If you have been wondering what has been happening in trying to get high speed broadband to our area why not hear the latest position directly from John Moore, Chief Executive of NYnet. NYnet is tasked by NYCC in providing an ultra-high-speed internet network to ensure North Yorkshire is not left behind as information technology advances. In addition come and hear a talk as well as see a practical demonstration of satellite high speed broadband in action through a local seller of Tooway services (
For further information contact Professor Colin Garner –
Organised on behalf of South West Ryedale, The Wolds and Thixendale and North East Selby high speed broadband committees.

First swallow?

Hot on the heels of bluebells, my first glimpse of a swallow, or possibly a martin; heard a familiar twittering sound while sitting outside in the sun today – the unmistakeable sound of summer, then saw the bird. But only one, and that doesn’t make a summer, but it made me smile.

First bluebells sighted!

Yesterday our Monday morning walk took us through the bluebell woods just in case – and yes, bluebells are just starting to open! The woods are also carpeted with wood anemones, some primroses and stitchwort, beautiful.

There is now a chart in the Village Hall of timing of first sightings of all kinds of wildlife: birds, flowers, trees; so bluebells have now been signed up. Please add any other “Firsts” – nearly time for hearing the first cuckoo and seeing the first swallow.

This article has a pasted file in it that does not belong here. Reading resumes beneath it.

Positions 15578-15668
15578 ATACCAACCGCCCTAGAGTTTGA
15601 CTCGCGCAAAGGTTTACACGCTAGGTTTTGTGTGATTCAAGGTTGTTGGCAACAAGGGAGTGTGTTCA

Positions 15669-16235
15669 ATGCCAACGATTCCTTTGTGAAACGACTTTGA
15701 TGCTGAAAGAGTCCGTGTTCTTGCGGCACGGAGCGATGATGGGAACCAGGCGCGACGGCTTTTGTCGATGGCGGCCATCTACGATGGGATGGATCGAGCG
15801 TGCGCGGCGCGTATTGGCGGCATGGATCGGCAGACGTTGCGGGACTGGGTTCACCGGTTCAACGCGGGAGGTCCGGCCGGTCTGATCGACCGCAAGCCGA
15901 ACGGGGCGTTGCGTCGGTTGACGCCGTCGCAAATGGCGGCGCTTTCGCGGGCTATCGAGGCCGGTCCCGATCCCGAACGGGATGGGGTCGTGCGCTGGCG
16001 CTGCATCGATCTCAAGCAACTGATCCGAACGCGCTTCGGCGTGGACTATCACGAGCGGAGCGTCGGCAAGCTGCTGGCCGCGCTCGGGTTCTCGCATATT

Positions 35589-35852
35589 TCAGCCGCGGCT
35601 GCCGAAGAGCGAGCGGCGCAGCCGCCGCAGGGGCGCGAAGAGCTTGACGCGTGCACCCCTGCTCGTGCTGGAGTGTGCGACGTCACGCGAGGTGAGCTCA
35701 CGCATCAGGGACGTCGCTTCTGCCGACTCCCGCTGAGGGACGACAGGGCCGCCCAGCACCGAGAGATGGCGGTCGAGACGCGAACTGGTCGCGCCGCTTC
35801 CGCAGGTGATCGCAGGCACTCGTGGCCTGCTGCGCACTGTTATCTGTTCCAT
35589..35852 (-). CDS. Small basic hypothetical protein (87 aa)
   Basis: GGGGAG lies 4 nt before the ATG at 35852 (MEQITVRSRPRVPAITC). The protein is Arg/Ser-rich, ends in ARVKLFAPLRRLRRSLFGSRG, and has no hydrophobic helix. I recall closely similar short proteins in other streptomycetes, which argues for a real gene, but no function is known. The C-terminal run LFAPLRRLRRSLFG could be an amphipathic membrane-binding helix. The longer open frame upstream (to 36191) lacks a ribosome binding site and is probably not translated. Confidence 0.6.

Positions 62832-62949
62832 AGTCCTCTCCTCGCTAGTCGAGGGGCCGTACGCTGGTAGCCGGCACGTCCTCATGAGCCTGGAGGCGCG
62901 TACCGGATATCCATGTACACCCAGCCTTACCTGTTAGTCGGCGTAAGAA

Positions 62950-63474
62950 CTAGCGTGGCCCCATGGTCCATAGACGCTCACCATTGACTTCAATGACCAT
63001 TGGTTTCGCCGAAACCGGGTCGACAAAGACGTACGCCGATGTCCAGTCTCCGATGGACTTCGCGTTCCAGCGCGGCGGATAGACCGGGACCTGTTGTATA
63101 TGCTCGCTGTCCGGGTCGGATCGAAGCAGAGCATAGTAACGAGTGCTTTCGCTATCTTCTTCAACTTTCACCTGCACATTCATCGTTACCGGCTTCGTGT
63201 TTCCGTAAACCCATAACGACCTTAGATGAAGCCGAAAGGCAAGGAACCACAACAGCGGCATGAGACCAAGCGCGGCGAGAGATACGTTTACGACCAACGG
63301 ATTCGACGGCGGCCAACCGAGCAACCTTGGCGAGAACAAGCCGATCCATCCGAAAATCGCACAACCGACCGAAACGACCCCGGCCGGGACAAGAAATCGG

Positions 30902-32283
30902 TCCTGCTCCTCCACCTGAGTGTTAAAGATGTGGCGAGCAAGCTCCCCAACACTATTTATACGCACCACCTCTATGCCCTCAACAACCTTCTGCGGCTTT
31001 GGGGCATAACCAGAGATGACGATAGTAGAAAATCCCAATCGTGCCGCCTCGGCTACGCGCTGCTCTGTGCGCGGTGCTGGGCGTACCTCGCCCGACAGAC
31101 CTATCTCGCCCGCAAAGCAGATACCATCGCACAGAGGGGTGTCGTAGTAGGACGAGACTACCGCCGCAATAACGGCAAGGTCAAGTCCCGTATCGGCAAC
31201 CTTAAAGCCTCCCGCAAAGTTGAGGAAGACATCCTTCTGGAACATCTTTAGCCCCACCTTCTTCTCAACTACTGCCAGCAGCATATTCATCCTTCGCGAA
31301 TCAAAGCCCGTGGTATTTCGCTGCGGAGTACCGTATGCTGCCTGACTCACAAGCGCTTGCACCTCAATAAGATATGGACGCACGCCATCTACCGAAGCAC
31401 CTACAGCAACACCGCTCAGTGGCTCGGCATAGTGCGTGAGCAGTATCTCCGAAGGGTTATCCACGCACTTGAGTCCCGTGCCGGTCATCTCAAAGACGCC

NB Do join us on Monday morning walks; leaving Village Hall at 9.30 am for about an hour’s stroll round the footpaths and lanes, returning to Hall for a cup of coffee and browse in the library. Every Monday except Bank Holidays.

Caroline’s Garden Diaries 8.4.2014: To dig or not to dig?

Had a busy garden week, visiting gardens and then planting out new plants. It’s the time of year that inspires me to do the sort of gardening I like best, walking round with a trowel looking for plants I can divide and put into new places (more primroses!)  It’s a time also when it feels possible to do the work I find daunting, renewing and changing areas that have got out of hand.

Reinvigorating the garden is hard work if you’re digging out things that have been there a long time, although after a lifetime of using a fork, I’ve finally accepted that spades are better. But in changing, you risk losing things; putting in a new day-lily, I stupidly dug up a little group of Love-in-a Mist seedlings self-sown from last year; similarly, I’ve lost potential generations of scillas in one area that I’m unhappy with and keep disturbing. Meanwhile, Anemone blanda is showing what’s possible if you leave things alone – they have spread very satisfyingly because their home hasn’t been disturbed. There’s something very peaceful about a garden that looks as if the plants have always been there.

As always, however, it’s a matter of balance. A garden I visited this week was Beth Chatto’s. Mecca! But something was wrong – although it’s a lovely garden, I wasn’t swooning with delight to be there. Partly, I think, location, location – that part of Essex is not a terrifically beautiful landscape, and the setting for a garden can add a lot. Or was it something more uncomfortable; much of the garden was overrun with Arum “Marmoratum”, Italian lords-and-ladies that I wrote about last year after merrily spreading it around. As a Beth Chatto’s disciple, I worship the natural approach, but nature needed a slap there.